Very interesting, as usual with your posts, Wal!
--- waljaco <waljaco@...
> The lees or feculencies
> remaining in the still, and which are called 'dunder', serve all the
> purposes of yeast in the fermentation. The attenuating properties of
> the ferment are such that the materials with which it is mixed yield
> much greater proportion of spirit than could be obtained if they were
> fermented without it. It is consequently carefully collected, and,
> when the distilling season is over, preserved in such quantiities as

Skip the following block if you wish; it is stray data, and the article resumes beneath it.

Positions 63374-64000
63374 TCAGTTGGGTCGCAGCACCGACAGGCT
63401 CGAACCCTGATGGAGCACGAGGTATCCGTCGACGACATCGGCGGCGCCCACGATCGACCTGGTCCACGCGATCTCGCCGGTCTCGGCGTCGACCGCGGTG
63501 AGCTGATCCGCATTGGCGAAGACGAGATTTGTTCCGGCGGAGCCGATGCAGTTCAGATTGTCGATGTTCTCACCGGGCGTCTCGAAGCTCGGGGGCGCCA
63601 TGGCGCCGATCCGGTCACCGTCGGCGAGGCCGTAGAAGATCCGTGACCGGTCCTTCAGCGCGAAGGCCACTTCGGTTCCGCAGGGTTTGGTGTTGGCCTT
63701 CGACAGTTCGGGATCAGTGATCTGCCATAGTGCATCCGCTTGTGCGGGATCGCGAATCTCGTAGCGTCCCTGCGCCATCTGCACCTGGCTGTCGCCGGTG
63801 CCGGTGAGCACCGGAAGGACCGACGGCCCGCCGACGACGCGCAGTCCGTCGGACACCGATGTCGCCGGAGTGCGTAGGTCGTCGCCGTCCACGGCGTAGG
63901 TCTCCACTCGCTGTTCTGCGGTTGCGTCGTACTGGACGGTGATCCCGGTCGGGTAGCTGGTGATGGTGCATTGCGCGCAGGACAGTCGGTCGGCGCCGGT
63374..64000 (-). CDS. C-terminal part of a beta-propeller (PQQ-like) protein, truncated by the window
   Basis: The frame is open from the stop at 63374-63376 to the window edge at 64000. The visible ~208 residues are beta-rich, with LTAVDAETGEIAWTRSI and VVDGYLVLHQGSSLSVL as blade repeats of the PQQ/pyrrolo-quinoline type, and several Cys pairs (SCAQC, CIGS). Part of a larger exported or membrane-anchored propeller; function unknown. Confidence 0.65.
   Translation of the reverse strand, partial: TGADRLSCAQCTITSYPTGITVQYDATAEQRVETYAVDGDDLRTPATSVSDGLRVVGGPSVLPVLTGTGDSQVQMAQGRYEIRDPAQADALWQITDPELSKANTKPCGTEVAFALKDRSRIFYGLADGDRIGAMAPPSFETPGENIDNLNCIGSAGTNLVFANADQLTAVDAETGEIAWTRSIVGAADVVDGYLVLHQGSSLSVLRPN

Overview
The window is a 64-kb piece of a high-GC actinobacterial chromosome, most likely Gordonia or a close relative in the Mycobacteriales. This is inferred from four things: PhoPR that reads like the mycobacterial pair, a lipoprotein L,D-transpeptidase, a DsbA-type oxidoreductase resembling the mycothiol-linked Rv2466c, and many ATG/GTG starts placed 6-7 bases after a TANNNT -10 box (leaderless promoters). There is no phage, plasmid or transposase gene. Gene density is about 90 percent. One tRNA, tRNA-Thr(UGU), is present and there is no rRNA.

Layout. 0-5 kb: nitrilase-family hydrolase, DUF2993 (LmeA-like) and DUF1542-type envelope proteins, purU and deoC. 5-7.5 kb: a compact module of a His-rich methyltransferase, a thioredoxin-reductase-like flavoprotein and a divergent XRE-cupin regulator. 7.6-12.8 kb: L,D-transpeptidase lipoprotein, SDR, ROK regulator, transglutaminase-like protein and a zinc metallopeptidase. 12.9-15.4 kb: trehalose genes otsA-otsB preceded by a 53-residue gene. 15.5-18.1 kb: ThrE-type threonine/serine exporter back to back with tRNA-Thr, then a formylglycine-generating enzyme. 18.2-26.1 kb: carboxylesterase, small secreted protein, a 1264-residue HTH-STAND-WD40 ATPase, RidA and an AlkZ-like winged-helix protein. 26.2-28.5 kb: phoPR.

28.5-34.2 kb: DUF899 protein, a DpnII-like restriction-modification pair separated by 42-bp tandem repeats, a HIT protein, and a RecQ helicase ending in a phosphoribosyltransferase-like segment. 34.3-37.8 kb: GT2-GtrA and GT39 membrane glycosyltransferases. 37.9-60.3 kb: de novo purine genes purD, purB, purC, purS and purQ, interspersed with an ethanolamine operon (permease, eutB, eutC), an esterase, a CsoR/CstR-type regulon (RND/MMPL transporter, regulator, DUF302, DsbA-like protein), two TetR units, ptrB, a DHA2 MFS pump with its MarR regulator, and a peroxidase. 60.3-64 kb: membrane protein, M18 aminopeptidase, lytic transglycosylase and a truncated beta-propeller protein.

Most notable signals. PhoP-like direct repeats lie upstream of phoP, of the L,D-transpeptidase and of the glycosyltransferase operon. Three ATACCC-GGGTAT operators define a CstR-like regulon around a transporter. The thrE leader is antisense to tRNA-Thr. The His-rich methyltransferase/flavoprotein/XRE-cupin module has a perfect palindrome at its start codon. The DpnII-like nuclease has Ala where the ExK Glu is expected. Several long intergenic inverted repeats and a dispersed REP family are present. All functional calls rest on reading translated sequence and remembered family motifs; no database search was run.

> will fill almost all of te fermenting vats. It soon becomes covered
> with so thick a film as to exclude the air, and the sediment leaves
> the intermediate fluid pure and of a bright amber colour, which, when
> carefully drawn off, is employed as already described in proportions
> suited to the nature of the fermentation. Dunder has a somewhat
> taste; it is claimed that it increases considerably the aroma of the
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